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To apply evidence-based medicine (EBM) to complementary medicine (CM)—treatments such as acupuncture, chiropractic, homeopathy, or herbal medicine—seems, at first glance, a contradiction in terms. CM is often defined as techniques for which no evidence of benefit exists (or as a speaker at a recent Cochrane Colloquium put it, “medicine is either scientific or complementary”). But many of the interventions used by conventional clinicians have little scientific support; conversely, there is evidence from randomised trials in support of some interventions that are commonly described as CM. CM is an increasingly prevalent aspect of health care: about 10% of the UK population visit a practitioner each year,1 and about 40% of UK general practices offer their patients access to CM services on the national health service.2 As such, CM constitutes important area for the implementation of EBM for better patient care.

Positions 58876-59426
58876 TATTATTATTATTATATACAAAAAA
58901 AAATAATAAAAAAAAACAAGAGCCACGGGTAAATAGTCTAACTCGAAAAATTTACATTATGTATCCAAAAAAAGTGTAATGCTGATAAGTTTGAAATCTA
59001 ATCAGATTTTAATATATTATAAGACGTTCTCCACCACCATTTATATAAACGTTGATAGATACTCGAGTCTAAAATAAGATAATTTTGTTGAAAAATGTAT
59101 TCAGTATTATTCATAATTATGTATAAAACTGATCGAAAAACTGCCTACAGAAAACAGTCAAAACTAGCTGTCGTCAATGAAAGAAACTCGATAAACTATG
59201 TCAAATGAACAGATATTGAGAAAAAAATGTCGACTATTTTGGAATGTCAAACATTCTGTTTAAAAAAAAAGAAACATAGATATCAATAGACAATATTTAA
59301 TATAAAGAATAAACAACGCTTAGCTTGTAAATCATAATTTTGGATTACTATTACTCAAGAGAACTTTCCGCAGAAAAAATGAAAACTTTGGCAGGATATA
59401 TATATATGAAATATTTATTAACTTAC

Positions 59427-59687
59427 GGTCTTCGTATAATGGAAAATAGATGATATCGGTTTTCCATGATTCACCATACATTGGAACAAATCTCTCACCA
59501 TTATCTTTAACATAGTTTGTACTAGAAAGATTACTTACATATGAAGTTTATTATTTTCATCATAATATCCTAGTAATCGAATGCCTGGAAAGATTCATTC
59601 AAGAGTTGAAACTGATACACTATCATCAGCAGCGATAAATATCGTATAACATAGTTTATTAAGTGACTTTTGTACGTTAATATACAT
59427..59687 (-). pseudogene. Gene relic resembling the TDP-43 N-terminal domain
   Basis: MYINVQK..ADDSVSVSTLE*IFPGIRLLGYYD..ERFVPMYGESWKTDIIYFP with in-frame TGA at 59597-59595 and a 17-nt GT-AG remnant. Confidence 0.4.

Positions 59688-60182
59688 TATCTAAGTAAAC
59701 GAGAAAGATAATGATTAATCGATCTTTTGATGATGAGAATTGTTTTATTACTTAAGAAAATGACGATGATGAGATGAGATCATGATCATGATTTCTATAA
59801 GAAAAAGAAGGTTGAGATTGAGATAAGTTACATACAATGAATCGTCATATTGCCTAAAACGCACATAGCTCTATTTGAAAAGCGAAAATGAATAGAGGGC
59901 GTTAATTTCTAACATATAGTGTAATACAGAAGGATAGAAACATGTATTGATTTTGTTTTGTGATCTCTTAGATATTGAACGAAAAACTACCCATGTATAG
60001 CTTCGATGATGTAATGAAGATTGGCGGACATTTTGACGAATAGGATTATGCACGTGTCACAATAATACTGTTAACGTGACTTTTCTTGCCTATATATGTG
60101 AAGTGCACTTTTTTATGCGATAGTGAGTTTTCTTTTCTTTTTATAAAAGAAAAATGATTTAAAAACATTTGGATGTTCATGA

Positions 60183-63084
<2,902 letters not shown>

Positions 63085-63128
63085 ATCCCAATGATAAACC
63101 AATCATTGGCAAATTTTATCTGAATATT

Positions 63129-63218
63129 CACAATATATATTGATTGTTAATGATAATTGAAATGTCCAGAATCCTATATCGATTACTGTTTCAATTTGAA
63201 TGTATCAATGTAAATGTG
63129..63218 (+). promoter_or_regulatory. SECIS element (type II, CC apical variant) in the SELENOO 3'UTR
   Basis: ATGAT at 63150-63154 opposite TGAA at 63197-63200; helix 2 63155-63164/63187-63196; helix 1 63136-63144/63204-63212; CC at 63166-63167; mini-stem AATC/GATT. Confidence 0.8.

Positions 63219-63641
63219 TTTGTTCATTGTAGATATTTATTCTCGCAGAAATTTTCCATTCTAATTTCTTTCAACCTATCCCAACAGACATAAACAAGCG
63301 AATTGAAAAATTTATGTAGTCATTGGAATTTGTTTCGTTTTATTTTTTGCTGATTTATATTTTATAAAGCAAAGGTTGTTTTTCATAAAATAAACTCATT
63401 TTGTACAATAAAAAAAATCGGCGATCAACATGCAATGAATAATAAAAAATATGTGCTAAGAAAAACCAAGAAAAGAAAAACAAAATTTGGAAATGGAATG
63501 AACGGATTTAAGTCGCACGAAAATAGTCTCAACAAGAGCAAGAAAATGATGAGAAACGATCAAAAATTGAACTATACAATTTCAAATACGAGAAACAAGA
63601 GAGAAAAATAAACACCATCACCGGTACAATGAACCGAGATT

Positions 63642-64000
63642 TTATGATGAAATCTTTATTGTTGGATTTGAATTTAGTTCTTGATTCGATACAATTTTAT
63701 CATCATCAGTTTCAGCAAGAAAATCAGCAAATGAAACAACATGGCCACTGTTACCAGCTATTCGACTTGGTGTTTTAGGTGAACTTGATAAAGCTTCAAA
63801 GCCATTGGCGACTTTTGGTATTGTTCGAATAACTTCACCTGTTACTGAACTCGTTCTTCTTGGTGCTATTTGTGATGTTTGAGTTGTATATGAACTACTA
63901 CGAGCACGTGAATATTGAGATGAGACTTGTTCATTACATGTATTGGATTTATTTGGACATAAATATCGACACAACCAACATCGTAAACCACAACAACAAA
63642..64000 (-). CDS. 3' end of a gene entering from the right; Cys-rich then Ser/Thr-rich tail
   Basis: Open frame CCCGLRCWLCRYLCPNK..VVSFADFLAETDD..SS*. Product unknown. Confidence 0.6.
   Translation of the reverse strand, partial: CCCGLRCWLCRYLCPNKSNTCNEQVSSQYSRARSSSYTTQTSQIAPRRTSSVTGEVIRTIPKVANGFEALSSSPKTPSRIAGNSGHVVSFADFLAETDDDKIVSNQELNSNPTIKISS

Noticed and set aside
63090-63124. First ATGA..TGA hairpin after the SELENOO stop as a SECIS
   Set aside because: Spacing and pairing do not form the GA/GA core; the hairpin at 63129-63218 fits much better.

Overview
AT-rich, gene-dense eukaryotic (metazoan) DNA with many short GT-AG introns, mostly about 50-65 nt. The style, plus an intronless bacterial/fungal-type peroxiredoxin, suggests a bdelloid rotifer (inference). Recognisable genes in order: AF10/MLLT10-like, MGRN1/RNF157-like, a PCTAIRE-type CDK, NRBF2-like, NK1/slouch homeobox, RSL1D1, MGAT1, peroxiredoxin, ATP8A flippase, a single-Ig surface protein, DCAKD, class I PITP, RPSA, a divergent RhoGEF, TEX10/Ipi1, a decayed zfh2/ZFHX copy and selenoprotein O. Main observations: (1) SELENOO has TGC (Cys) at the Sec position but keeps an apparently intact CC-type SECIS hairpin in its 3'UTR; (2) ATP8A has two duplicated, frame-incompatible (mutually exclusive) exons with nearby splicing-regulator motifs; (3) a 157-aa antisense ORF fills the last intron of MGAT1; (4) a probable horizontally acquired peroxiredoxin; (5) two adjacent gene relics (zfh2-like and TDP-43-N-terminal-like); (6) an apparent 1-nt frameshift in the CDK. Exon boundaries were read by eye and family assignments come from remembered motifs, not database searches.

Can EBM be applied to CM?
There are two perspectives for thinking about EBM and CM. The external perspective is that of those outside CM. This might include a community mental health team deciding whether to employ an acupuncturist to treat addiction, a family physician considering whether to refer patients with anxiety disorders to a homeopath, or a patient deciding whether to buy an over the counter herbal remedy for depression. EBM can and should be used as part of such decisions. The internal perspective is that of CM practitioners themselves, finding, appraising, and acting on evidence to diagnose, treat, and prognose more effectively. This use of EBM is more problematic.
EBM and decisions about referring to or purchasing CM
Contrary to widespread belief, there is considerable …
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